Book Review: The Nora Tierney Mysteries by Marni Graff

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The Blue Virgin (A Nora Tierney Mystery, #1)
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Despite a planned move, the mysterious death of photographer Bryn Wallace keeps American writer Nora Tierney glued to Oxford in order to clear her close friend, artist Val Rogan, who has been wrongfully accused of Bryn’s murder. Or has she?
 
Nora quickly becomes embroiled in the murder investigation, much to the dismay of two men: Detective Inspector Declan Barnes, the senior on the case; and Simon Ramsey, the illustrator of Nora’s children’s book. Simon’s efforts to save Nora from herself become increasingly frantic as Nora is forced to push her way into Declan’s case, using her wits and her wiles to prove Val’s innocence.
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The first in a series of Nora Tierney mysteries based in the UK, The Blue Virgin is a compelling story of love and intrigue. Nothing, Nora learns, is what it seems, and even the most innocent of choices can lead to murder and revenge. Set in the ancient city of golden spires, the setting lends itself to mystery, as any Inspector Morse fan will agree. The novel is written in classic English style, complete with a cast of characters and chapter epigraphs that add to its literary feel.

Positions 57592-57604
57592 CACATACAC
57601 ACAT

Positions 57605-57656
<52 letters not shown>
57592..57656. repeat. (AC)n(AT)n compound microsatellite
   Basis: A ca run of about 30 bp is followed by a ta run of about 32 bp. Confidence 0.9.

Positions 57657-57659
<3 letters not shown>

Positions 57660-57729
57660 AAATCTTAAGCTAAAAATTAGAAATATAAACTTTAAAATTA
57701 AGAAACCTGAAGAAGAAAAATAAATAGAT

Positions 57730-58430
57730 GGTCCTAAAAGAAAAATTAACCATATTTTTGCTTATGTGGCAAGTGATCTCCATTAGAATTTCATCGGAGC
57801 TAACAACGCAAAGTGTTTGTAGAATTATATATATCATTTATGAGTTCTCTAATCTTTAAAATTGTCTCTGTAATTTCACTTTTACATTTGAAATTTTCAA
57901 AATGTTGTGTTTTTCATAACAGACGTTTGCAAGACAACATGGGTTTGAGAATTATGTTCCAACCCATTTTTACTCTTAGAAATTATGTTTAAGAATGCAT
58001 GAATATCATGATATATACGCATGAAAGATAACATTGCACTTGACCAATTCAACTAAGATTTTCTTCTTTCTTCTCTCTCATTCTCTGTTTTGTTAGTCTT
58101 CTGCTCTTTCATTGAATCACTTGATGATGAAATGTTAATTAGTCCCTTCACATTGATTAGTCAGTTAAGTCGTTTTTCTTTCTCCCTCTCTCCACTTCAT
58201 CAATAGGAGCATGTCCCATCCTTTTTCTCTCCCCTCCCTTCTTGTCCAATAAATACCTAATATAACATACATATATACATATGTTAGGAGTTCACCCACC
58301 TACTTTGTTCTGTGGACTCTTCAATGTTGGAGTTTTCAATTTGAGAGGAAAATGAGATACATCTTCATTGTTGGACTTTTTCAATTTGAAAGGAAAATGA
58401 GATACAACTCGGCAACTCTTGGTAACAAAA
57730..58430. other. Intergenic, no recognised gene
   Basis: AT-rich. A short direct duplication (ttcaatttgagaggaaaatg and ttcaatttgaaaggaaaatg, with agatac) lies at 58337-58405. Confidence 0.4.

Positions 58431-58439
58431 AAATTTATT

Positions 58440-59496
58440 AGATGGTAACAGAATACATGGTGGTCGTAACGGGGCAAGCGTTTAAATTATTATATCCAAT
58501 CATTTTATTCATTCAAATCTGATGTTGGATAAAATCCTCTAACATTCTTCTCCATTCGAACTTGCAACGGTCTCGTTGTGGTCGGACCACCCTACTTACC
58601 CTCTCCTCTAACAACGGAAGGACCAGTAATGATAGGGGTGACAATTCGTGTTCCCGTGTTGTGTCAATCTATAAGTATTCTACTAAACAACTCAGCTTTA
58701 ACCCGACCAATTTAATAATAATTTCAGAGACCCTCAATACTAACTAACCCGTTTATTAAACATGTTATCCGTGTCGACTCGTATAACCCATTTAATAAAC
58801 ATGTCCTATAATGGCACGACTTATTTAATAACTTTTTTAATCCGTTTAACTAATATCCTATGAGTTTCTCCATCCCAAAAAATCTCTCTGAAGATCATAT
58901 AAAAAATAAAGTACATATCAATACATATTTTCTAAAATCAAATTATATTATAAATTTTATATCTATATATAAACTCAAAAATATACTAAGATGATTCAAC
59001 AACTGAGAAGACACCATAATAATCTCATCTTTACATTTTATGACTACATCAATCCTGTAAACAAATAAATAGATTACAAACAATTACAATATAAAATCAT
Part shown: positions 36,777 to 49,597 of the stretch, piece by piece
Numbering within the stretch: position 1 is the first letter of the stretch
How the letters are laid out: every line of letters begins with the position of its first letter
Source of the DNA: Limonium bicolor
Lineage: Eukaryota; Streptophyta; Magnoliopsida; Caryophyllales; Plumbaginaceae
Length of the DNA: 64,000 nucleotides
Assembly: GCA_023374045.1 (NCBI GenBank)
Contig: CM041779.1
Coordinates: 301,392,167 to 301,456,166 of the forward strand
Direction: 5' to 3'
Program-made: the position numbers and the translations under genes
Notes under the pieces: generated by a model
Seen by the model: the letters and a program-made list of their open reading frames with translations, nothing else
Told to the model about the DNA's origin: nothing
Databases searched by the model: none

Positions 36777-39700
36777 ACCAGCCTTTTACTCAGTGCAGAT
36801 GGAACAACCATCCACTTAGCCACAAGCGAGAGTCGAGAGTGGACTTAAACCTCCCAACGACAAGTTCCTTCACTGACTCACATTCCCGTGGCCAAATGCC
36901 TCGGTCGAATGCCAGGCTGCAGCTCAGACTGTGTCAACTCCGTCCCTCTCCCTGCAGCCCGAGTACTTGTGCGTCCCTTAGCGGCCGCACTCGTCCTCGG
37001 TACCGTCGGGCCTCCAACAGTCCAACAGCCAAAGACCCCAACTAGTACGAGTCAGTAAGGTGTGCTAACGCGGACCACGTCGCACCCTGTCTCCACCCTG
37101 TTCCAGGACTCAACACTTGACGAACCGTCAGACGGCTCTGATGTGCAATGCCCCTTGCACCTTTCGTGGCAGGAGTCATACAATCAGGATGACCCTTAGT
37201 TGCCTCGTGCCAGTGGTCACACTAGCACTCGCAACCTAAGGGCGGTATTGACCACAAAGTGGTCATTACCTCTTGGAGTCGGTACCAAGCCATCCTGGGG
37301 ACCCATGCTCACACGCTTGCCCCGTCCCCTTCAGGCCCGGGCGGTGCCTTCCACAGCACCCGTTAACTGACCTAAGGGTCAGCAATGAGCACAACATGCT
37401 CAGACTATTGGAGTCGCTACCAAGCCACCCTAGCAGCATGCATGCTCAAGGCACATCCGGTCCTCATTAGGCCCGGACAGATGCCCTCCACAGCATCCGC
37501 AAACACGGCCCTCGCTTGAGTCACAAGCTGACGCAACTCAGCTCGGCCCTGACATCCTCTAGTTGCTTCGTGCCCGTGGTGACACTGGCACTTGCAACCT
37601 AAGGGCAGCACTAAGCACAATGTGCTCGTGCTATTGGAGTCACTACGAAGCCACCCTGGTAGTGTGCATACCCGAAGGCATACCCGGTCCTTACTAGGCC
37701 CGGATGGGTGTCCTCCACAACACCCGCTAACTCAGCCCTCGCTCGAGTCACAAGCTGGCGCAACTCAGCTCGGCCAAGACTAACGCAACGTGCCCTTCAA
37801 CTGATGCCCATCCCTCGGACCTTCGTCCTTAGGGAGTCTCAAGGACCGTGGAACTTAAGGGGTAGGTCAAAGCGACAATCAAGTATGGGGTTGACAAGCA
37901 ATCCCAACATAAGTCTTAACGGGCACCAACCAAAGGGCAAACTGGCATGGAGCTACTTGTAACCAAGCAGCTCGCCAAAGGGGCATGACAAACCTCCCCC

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The Green Remains (A Nora Tierney Mystery, #2)

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Nora Tierney is living at Ramsey Lodge in England’s glorious Lake District, anticipating two life-changing events: the publication of her first children’s book and the birth of her first child. Choosing a name for her son and checking proof pages with her illustrator, Simon Ramsey, fill her days–until a morning stroll along the shore of UK’s largest lake, Windermere, leads her to discover the corpse of the heir to Clarendon Hall.

When Simon is implicated in the death, Nora dives headfirst into the murder investigation to discover the real killer. As the body count rises, Nora and her unborn child will face risks and perils she could never anticipate in this second in a series of Nora Tierney mysteries.
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The Scarlet Wench (Nora Tierney Mysteries, #3)
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In the third Nora Tierney Mystery set in England, American writer Nora awaits the arrival of a traveling theatre troupe who will stage Noel Coward’s play Blithe Spirit at Ramsey Lodge in the Lake District. With her son six months old, Nora must juggle parenting with helping her illustrator and friend Simon Ramsey run the lodge. She’s also hoping to further her relationship with the only lodge guest not in the cast: Detective Inspector Declan Barnes, ostensibly there for a hiking trip. When a series of pranks and accidents escalate to murder during a flood that traps everyone, Nora realizes her child is in jeopardy and determines to help Declan unmask a killer.
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Marni Graff had a successful career as a registered nurse who wrote on the side before writing full time. She has a degree in English Lit and studied Gothic Mystery at Oxford University in England. She also wrote articles for Mystery Review magazine, where she interviewed many of the authors whose work she admired.